she's got any idea in her head that she's goin' to have Pater
Morrison, she'll have to get it out."

Eugene Snow held out his hand and started to the front door in
answer to the growl of the Bear Cat. As he came down the steps
and advanced to the car, Linda, with the quick eye that had been
one of her special gifts as a birthright, noted a change in him.
He seemed to have been keyed up and toned up. There was a
different expression on his face. There was buoyancy in his
step. There was a visible determination in his eye. He took the
seat beside her and Linda started the car. She looked at him

"Can you connect a heavy wind with the date of the lost plan?" he

"There was a crack-a-jack a few days before," said Linda. "It
blew over some trees in the lot next to us."

"Exactly," said Snow; "and it plucked a screen from your
guest-room window. Katy thinks that the cheque to the carpenter
and the cost of the repairs will be in your sister's account

"Um hm," nodded Linda. "Well, that simplifies matters, because
Peter Morrison is going to tell you about a trip Henry Anderson
made around our house the morning Marian left."

"I think that is about all we need to know," said Mr. Snow

"I think so," said Linda, "but I want you to see Peter's house
for yourself, since I understand that according to your contract
the rights to reproduce these particular plans remained with you
after you had paid prize money for them."

"Most certainly," said Mr. Snow. "We should have that much to
show for our share of the transaction."

"It's a queer thing," said Linda. "You would have to know me a
long time, and perhaps know under what conditions I have been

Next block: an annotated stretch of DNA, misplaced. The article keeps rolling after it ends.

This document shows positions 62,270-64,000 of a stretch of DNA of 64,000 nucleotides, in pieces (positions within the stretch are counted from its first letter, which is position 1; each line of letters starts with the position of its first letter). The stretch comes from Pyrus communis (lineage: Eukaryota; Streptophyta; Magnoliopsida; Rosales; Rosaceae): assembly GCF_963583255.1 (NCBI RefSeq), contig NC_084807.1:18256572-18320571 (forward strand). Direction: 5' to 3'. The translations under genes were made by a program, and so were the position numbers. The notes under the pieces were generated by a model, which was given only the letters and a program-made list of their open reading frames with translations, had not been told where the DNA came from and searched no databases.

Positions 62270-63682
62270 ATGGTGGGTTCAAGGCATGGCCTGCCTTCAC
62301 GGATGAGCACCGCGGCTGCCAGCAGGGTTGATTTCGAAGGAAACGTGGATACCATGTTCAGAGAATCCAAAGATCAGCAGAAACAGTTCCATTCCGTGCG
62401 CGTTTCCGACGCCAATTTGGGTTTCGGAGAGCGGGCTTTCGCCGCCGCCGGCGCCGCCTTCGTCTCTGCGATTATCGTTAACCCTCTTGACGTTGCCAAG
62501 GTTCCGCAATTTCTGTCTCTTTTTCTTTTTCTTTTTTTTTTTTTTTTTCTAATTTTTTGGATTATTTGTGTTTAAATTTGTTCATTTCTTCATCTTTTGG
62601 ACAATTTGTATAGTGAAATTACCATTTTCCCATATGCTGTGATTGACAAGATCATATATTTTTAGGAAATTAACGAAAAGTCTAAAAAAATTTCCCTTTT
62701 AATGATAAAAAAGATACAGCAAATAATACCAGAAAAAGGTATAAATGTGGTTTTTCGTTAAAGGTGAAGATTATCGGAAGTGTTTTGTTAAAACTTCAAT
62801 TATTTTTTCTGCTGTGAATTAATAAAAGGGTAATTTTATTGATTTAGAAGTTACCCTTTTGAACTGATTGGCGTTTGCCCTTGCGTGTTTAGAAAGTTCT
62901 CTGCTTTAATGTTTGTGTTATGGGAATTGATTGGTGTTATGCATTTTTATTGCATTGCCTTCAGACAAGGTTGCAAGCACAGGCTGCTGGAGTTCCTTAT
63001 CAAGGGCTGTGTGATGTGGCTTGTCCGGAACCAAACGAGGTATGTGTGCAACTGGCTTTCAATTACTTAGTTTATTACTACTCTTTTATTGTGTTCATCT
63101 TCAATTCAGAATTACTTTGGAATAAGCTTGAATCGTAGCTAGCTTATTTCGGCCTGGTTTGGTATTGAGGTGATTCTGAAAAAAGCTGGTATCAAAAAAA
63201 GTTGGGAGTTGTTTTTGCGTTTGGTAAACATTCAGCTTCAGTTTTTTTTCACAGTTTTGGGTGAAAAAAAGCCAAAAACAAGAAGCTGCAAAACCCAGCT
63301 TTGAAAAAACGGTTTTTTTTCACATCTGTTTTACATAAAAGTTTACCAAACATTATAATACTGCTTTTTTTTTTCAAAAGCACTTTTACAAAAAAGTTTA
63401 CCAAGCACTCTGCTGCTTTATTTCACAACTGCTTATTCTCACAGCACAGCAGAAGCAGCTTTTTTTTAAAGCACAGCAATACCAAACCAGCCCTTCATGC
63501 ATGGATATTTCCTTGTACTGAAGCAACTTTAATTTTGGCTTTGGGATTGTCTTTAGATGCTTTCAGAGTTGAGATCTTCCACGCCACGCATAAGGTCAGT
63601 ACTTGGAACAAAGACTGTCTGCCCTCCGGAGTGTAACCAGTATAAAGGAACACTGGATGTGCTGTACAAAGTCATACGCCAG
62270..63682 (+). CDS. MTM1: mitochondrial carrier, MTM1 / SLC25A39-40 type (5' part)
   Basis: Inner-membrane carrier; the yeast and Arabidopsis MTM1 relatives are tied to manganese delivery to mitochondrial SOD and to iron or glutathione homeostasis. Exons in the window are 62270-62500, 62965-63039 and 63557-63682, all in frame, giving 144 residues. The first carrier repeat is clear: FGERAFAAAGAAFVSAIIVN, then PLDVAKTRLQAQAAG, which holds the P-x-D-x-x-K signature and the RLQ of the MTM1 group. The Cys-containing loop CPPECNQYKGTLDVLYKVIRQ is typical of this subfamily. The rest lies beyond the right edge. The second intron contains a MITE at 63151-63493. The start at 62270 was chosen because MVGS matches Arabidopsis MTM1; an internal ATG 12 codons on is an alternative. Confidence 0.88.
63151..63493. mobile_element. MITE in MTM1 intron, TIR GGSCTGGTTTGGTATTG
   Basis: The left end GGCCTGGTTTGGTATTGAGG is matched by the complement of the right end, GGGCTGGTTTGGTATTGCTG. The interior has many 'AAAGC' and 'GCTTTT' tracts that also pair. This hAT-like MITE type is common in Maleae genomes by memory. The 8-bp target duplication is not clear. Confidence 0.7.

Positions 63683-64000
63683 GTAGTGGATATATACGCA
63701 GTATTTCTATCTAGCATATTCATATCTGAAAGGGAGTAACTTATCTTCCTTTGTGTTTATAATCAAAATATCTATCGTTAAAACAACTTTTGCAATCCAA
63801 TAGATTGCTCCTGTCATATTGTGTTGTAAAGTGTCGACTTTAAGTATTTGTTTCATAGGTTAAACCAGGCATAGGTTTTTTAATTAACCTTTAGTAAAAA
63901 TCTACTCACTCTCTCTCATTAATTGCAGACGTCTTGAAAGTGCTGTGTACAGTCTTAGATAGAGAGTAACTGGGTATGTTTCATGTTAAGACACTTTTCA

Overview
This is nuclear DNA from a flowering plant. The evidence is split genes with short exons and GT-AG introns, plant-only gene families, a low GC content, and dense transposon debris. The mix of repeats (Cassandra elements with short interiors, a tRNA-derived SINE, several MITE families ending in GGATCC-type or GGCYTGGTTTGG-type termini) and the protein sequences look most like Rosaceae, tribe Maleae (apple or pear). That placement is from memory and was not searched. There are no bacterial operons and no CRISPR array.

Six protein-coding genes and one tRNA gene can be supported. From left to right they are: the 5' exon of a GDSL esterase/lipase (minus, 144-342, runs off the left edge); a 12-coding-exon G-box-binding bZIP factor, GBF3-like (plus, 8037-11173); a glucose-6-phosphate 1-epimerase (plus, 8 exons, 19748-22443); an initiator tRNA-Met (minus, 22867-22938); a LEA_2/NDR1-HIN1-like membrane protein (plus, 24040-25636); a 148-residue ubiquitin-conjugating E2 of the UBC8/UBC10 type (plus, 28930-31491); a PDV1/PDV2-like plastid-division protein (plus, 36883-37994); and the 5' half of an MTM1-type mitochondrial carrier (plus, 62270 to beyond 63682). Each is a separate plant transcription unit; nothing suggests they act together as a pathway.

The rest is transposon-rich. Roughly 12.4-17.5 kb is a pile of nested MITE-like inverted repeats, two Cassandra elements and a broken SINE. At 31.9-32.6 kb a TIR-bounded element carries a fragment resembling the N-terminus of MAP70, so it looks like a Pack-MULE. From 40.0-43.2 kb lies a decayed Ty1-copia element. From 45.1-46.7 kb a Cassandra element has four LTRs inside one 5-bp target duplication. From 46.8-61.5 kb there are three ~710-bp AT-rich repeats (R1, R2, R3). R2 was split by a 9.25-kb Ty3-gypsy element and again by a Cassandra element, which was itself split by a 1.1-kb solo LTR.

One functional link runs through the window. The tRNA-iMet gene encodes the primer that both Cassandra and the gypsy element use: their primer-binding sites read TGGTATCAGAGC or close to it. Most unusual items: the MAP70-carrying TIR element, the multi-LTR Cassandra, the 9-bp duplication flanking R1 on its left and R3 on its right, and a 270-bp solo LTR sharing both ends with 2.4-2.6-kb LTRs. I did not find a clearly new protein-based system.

reared in order to understand a feeling that I frequently have
concerning people. I tobogganed down a sheer side of Multiflores
Canyon one day without my path having been previously prepared,
and I very nearly landed in the automobile that carried Henry
Anderson and Peter Morrison on their first trip to Lilac Valley.
I was much interested in preserving the integrity of my neck. I
fervently hoped not to break more than a dozen of my legs and
arms, and was forced to bring down intact the finest Cotyledon
pulverulenta that Daddy or I had found in fourteen years of
collecting in California. I am telling you all this that you may
see why I might have been excused for not having been minutely
observant of my surroundings when I landed. But what I did
observe was a chilly, caterpillary sensation chasing up my spine
the instant I met the eyes of Henry Anderson. In that instant I
said to myself that I would not trust him, that I did not like

"And what about his companion?" asked Eugene Snow lightly. "Oh,
Peter?" said Linda. There was a caress in her pronunciation of
the name. "Why, Peter is a rock. The instant I deposited my
Cotyledon in a safe place I would have put my hand in Peter
Morrison's and started around the world if he had asked me to go.
There is only one Peter. You will recognize that the instant you
meet him."

"I am altogether willing to take your word for it," said Mr.

"And there is one thing about this disagreeable business," said
Linda. "It was not Peter's coat that had the plan in it. He
knew nothing about it. He has had his full service of stiff war
work, and he has been knocking around big cities in newspaper
work, and now he has come home to Lilac Valley to 'set up his
rest,' as in the hymn book, you know. He built his garage first
and he is living in it because he so loves this house of his that
he has to be present to watch it grow in minutes" detail. Once
on a time I saw a great wizard walking along the sidewalk, and he
looked exactly like any man. He might have been you so far as
anything different from other men in his appearance w as

Linda cut down the Bear Cat to its slowest speed.

"What is on my mind is this," she said. "I don't think Peter